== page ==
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Rick Perry, Merck, Gardasil, and How Lobbying Works

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"Rick Perry, Merck, Gardasil, and How Lobbying Works"

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One of the funniest moments in last night’s debate was when Rick Perry denied that he’d been bribed into issuing an executive order mandating the use of HPV vaccines by arguing “If you’re saying that I can be bought for $5,000, I’m offended.” Everyone knows that it takes at least $50,000 to bribe the governor of Texas.

Still, I think Kevin Drum is perhaps a bit too quick to dismiss the cash nexus here when he says “It’s vanishingly unlikely that Merck’s five grand played any real role in Perry’s decision.” It’s almost certainly true that you can’t bribe Perry for $5,000 but I think it’s vanishingly unlikely that Perry’s decision wasn’t seriously influenced by the fact that Perry was lobbied on the issue by his former chief of staff who just so happens to have gone to work for Merck. The $5,000 in question came several months before the decision was made, but on the exact same day that Perry got a visit from Mike Toomey.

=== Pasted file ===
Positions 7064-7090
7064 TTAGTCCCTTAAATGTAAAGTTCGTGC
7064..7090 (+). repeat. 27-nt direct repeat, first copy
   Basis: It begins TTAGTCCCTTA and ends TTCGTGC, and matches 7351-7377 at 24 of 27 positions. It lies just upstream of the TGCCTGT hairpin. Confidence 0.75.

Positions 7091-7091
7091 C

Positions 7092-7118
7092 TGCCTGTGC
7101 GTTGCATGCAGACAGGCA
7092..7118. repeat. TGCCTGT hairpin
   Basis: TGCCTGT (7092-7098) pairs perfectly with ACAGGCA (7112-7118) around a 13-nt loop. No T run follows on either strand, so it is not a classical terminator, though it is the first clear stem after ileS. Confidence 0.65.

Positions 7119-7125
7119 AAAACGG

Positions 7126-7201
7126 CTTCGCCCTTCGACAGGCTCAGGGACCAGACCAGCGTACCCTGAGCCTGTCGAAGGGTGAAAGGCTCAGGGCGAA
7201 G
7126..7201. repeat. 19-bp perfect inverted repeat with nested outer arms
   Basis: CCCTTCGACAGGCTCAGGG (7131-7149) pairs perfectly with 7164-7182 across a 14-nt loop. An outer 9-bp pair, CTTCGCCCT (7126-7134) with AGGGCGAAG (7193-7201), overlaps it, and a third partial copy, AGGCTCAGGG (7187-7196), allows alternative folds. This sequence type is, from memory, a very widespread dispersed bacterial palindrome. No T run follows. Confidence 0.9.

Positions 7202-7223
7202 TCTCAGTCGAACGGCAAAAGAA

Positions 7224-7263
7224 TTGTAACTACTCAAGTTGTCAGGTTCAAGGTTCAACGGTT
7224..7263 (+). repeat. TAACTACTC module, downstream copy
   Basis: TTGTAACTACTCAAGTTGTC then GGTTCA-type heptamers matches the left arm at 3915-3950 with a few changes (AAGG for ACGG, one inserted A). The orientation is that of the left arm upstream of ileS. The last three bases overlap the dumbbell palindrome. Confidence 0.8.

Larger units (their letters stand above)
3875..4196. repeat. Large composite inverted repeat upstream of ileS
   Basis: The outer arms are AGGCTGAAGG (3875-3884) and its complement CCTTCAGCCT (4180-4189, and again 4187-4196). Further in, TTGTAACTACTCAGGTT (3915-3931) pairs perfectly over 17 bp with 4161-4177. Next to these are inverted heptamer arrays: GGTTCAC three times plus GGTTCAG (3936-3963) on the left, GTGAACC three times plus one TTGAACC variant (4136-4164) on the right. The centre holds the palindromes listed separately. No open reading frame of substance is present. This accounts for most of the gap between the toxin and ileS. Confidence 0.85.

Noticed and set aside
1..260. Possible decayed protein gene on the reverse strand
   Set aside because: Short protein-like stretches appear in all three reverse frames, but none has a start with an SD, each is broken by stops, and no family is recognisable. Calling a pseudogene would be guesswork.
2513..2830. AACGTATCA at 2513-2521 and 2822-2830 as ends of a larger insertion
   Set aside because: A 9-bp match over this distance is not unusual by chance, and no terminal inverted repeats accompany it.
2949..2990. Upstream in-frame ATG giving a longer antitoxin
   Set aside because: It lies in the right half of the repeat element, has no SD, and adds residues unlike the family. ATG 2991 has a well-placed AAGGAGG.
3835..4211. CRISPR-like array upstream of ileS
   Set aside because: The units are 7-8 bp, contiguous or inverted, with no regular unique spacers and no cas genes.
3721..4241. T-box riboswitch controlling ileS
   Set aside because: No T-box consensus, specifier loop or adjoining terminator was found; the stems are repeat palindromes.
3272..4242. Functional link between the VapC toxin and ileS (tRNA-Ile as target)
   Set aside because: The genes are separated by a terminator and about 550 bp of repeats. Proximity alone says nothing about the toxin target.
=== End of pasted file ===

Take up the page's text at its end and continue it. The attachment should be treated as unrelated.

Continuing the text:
I’d say there are two main factors behind Perry’s decision. One is that the call is very defensible on the merits, so when the aide-turned-lobbyist shows up with $5,000 and an argument on behalf of his client he actually has a strong argument. The other is that the argument is being made by a former chief of staff! After all, there are lots of perfectly good ideas that Perry rejects either due to small government principles or social conservative principles. It takes a well-connected guy to get Perry to put that kind of thing aside, but the connection, rather than the money is what’s doing the work. If Merck sent me and a $5,000 check it wouldn’t accomplish anything. The relevance of the money most likely goes in the other direction. Merck has a professional relationship with a guy who has a professional relationship with Rick Perry. It is thus in the interests of both Merck and of Toomey to see that Rick Perry has a successful political career. The contribution of $5,000 is exactly what Merck would say it is—a sincere effort to promote the career of a politician who they want to see succeed. It’s not a bribe. Paying Perry $5,000 would be neither necessary nor sufficient to get him to do what they want.

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